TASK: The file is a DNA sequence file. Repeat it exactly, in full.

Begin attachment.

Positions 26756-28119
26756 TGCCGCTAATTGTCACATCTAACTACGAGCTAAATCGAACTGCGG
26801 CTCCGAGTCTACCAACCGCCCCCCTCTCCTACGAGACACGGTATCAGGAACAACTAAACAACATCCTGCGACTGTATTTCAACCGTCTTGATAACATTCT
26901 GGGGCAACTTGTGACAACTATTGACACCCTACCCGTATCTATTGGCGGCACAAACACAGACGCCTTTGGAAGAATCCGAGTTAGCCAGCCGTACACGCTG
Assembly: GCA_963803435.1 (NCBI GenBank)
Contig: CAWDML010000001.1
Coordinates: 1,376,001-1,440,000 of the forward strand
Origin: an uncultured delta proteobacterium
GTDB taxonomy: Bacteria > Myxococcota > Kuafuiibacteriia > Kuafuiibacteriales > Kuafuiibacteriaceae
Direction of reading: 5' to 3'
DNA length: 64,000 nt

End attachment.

Positions 26756-28119
26756 TGCCGCTAATTGTCACATCTAACTACGAGCTAAATCGAACTGCGG
26801 CTCCGAGTCTACCAACCGCCCCCCTCTCCTACGAGACACGGTATCAGGAACAACTAAACAACATCCTGCGACTGTATTTCAACCGTCTTGATAACATTCT
26901 GGGGCAACTTGTGACAACTATTGACACCCTACCCGTATCTATTGGCGGCACAAACACAGACGCCTTTGGAAGAATCCGAGTTAGCCAGCCGTACACGCTG
Assembly: GCA_963803435.1 (NCBI GenBank)
Contig: CAWDML010000001.1
Coordinates: 1,376,001-1,440,000 of the forward strand
Origin: an uncultured delta proteobacterium
GTDB taxonomy: Bacteria > Myxococcota > Kuafuiibacteriia > Kuafuiibacteriales > Kuafuiibacteriaceae
Direction of reading: 5' to 3'
DNA length: 64,000 nt